I kindly ask you to help me to understand the difference between the words "betrayal" and "treachery".

I heard these words while watching the Lord of the Rings in English. There are two scenes:

1) "There is no curse in Elvish... Entish or the tongues of Men... for this treachery."

2) "Rohan... ...has deserted us. Théoden's betrayed me." (The corresponding noun of the verb betrayed is betrayal).

I searched the Internet for other examples but for now, I can't precisely understand the difference between these two words.

  • 3
    "Betrayal" implies that there was some sort of loyalty due in the first place, and that this loyalty was violated. "Treachery" simply implies malicious deception, even in the absence of cause for loyalty.
    – Hot Licks
    Jun 30, 2020 at 22:03
  • @HotLicks You nailed it. Why not make it an answer? Jul 1, 2020 at 15:29

4 Answers 4


"Betrayal" implies that there was some sort of loyalty due in the first place, and that this loyalty was violated. "Treachery" simply implies malicious deception, even in the absence of cause for loyalty.


According to Lexico:

betrayal: The action of betraying one's country, a group, or a person; treachery.

betray: Expose (one's country, a group, or a person) to danger by treacherously giving information to an enemy.

treachery: Betrayal of trust; deceptive action or nature.

From the definition of betrayal, it follows that one can use always use treachery in place of betrayal, but one cannot always use betrayal in place of the second meaning of treachery: deceptive action or nature. The meaning of treachery is broader than that of betrayal. See the example sentences provided by Lexico.


They are very close synonyms. Dictionaries often define each in terms of the other.

I personally would say that the main difference is that treachery is somewhat old-fashioned and betrayal is more recent.

The following Google Ngram shows the difference in usage over the years. As you can see the graph supports my idea. Click on the link below the graph to see a live version of the graph.

enter image description here


Rather than search online, presumably using a search engine, I suggest you consider using one of the corpora that are available for free use. For example COCA is the Corpus of Contemporary American English https://www.english-corpora.org/coca/

You need to work out how to use it (not too difficult after a little head-scratching) but here is a result I got when searching for treachery.

enter image description here


Briefly, what differences there are to tease out of the two terms boil down to these:

  • Treachery involves trickery; malicious deception. Something is presented as true and trusted and safe which in reality is secretly a fake that in some hidden way is willfully harmful.

  • Betrayals expose something that was supposed to be secure or secret in a way that brings unexpected harm. By extension, they can involve a deliberate breach of faith or confidence or allegiance, the breaking of one’s word or oath or promise. A modern way of expressing this is to double-cross someone or something.

Exploring the context

Because your two citations are from movies based on Tolkien’s written works, we can better understand how the author used those words by examining them in the context of his writings.

In The Lord of the Rings, words starting with “treacher-” occur 36 times, while those starting with “betray-” occur exactly half as often at 18 times. Incidentally, the figures for the related terms “traitor-” and “treason-” are 9 and 6 times respectively. Your first quote from the movie is taken directly from the book. It runs in full:

‘Quickly?’ said Treebeard. ‘Hoom! Yes, indeed. Quicker than I expected. Indeed I have not seen them roused like this for many an age. We Ents do not like being roused; and we never are roused unless it is clear to us that our trees and our lives are in great danger. That has not happened in this Forest since the wars of Sauron and the Men of the Sea. It is the orc-work, the wanton hewing – rárum – without even the bad excuse of feeding the fires, that has so angered us; and the treachery of a neighbour, who should have helped us. Wizards ought to know better: they do know better. There is no curse in Elvish, Entish, or the tongues of Men bad enough for such treachery. Down with Saruman!’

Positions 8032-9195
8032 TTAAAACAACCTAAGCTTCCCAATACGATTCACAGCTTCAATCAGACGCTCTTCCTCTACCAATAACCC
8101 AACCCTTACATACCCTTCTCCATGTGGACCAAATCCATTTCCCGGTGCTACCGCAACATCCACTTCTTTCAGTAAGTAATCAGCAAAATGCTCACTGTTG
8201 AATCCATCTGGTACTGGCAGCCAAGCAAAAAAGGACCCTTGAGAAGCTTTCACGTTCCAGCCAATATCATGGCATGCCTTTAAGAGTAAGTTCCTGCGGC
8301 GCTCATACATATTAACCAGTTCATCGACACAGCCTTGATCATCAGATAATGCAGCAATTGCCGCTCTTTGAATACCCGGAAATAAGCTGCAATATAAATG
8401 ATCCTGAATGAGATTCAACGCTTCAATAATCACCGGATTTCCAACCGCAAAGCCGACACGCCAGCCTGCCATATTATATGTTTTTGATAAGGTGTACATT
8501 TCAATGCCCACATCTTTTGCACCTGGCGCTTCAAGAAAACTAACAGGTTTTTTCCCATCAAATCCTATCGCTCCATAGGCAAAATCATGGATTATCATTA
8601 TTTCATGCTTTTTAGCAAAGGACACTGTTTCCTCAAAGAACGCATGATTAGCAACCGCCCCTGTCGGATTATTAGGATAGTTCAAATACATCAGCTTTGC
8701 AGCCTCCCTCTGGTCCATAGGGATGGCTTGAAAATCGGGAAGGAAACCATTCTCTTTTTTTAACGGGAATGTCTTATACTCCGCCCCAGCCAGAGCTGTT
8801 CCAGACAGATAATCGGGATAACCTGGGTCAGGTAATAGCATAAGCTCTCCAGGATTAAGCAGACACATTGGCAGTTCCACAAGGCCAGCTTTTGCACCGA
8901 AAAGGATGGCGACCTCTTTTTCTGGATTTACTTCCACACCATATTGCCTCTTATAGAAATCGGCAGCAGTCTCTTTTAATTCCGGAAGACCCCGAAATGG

Most mentions of treason and treachery involve Saruman, as the treason of Isengard is especially significant to the plot of the novel. He double-crossed both sides, secretly working against them both in pursuit of goals entirely his own.

Your second quote from the movies is not to be found in the books, at least not directly. Denethor never said that Théoden had betrayed Gondor, nor did he order the Guards of the Citadel to abandon their sworn posts.

But Tolkien does use betray- words often enough. Here’s a quote that includes both of the terms you are interested in which they are used in a contrasting way showing their distinct applications:

‘I cannot answer that now,’ said Gandalf. ‘Yet my heart guessed that Frodo and Gollum would meet before the end. For good, or for evil. But of Cirith Ungol I will not speak tonight. Treachery, treachery I fear; treachery of that miserable creature. But so it must be. Let us remember that a traitor may betray himself and do good that he does not intend. It can be so, sometimes. Good night!’

He even later boils down that principle to the famous proverb:

Oft evil will
shall evil mar.

Betrayals in context

Here are other quotes involving betrayals, in no particular order:

‘This is grievous news concerning Saruman,’ he said; ‘for we trusted him and he is deep in all our counsels. It is perilous to study too deeply the arts of the Enemy, for good or for ill. But such falls and betrayals, alas, have happened before. ...’

This was not at all to the liking of Gimli. ‘The agreement was made without my consent,’ he said. ‘I will not walk blindfold, like a beggar or a prisoner. And I am no spy. My folk have never had dealings with any of the servants of the Enemy. Neither have we done harm to the Elves. I am no more likely to betray you than Legolas, or any other of my companions.’